Cooper Taylor's not-so-special teams play

EAST RUTHERFORD, N.J. -- The key thing to know is that the punt-protector role is a new one for second-year New York Giants safety Cooper Taylor. Though, if you watched Sunday night's preseason game, you may have guessed that already.

Taylor was supposed to block the Buffalo Bills' Marcus Easley on a second-quarter Giants punt, but he simply did not. Easley breezed past him without any hesitation and blocked Steve Weatherford's kick.

"Yeah, it's fundamental," Giants special teams coordinator Tom Quinn said Wednesday. "You have to put your hat on the guy. You have to redirect him. He did not do that."

The Giants used Taylor as a "gunner" on special teams last year, sending him downfield on the outside to try to stop return men. But they're trying him this year in that inside role, lined up as a sort of tight end on the punt team to help protect the kick from being blocked.

"With his height/weight/speed combination, that should be a very natural position for him," Quinn said. "We're still working with him and trying to get him better. But that's something he has to work on."

Taylor was the Giants' fifth-round pick in the 2013 draft, and he's got a good chance to make this year's team as a backup safety. But he'd be no better than the No. 4 safety on the depth chart at this point, and anyone who fits that description also has to be able to contribute on special teams. This is something Taylor knows and takes quite seriously. However disgusted you may have been as a fan with his whiff Sunday night, he had you beat.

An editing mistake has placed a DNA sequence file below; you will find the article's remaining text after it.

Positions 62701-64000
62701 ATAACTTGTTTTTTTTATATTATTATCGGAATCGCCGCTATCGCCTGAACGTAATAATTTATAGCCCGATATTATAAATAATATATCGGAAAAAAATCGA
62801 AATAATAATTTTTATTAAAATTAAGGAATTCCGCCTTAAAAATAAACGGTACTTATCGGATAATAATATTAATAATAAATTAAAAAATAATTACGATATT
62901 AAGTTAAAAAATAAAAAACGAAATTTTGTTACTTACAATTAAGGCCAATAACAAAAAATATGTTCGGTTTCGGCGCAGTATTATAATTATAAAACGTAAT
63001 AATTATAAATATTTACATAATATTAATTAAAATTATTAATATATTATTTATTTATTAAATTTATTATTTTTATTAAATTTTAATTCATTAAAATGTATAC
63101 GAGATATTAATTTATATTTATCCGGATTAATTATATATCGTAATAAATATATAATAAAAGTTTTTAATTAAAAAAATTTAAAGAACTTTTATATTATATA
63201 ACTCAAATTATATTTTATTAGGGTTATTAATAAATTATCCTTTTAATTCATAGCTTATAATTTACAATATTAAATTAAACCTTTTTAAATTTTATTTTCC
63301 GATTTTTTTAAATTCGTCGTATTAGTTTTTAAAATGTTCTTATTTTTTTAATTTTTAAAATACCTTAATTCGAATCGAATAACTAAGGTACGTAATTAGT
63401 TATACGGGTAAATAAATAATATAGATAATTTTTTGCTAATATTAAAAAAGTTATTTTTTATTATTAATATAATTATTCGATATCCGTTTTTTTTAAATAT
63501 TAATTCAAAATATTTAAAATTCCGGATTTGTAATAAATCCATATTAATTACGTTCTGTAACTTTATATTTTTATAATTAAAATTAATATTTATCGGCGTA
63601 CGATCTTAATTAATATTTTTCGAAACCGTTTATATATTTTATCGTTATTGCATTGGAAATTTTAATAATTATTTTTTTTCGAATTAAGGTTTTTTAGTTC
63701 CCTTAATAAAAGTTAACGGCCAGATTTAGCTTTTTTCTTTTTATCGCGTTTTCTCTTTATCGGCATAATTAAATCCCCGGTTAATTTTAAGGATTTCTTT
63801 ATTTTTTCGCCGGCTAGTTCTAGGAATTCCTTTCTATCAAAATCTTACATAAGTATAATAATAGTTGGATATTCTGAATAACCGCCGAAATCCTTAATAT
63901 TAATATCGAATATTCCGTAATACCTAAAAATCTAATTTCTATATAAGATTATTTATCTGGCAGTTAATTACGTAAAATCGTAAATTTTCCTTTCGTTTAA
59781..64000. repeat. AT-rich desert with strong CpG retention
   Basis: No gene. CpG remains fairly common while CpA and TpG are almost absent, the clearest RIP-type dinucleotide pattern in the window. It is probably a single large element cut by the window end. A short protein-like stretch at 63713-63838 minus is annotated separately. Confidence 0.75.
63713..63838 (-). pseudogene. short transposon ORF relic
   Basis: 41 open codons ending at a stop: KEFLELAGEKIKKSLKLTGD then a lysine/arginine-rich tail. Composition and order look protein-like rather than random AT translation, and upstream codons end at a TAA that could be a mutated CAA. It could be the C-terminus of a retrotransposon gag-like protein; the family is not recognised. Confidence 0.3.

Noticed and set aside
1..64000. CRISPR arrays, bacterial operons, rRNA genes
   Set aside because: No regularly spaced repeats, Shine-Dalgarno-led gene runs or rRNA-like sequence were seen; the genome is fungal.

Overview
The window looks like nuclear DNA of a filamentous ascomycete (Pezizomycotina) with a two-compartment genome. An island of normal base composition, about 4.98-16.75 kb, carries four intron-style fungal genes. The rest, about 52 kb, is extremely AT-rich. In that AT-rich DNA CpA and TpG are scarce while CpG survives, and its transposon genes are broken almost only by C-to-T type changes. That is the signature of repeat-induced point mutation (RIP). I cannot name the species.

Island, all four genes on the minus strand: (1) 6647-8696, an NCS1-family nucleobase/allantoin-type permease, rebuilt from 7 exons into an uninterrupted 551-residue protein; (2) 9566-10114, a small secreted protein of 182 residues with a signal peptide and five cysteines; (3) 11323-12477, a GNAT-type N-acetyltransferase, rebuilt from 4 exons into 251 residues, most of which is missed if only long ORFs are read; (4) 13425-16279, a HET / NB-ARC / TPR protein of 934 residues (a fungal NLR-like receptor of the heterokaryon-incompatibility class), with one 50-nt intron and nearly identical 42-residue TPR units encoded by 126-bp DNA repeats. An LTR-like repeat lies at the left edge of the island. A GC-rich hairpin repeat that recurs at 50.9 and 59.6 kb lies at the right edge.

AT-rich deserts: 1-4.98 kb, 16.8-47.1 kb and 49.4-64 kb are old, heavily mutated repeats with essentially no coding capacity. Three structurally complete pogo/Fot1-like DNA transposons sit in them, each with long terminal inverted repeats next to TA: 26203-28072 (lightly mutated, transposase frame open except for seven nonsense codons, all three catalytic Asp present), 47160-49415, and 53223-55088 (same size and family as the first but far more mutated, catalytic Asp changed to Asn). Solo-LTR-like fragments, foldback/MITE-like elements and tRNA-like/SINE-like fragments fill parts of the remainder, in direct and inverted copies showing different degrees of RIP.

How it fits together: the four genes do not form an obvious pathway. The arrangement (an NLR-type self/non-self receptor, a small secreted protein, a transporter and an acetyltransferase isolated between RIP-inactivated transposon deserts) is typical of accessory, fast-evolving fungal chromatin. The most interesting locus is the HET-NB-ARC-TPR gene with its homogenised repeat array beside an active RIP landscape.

"It was one of the hardest days of my life," said Taylor, who redeemed himself a bit with an interception six plays later and played an overall strong game on defense. "My teammates all told me to keep my head up, and I was able to come back and get that interception. But it was definitely a trying game, definitely a learning experience for me."

Taylor's breakdown prompted coach Tom Coughlin to make punt protection a point of emphasis in Tuesday night's practice, and the head coach oversaw those drills directly. Coughlin also stayed after practice to watch Taylor work one-on-one with defensive end Mathias Kiwanuka on technique. That session continued after Coughlin left, with Kiwanuka spending a great deal of time both lining up against Taylor and speaking to him about proper form.

"All of our guys are real good with helping the young guys," Coughlin said. "They do an excellent job of that."

So Taylor has that going for him as he works to overcome the mistake that stood out above all of his positive play Sunday night. He also has time -- still four and a half weeks until the final roster cuts and nearly five weeks until the first game that counts.